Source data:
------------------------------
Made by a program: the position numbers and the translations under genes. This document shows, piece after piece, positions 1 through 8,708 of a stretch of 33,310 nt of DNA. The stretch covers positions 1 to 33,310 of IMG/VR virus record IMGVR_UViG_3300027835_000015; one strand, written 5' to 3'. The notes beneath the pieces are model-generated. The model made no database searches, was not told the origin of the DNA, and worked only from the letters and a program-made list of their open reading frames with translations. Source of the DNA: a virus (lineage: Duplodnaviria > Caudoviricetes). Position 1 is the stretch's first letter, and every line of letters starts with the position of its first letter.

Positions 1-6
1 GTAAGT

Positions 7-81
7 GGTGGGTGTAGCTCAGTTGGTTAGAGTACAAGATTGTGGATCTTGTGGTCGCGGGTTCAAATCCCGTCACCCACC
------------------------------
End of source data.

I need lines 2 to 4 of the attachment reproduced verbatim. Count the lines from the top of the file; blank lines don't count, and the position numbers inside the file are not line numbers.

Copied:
Positions 1-6
1 GTAAGT

Positions 7-81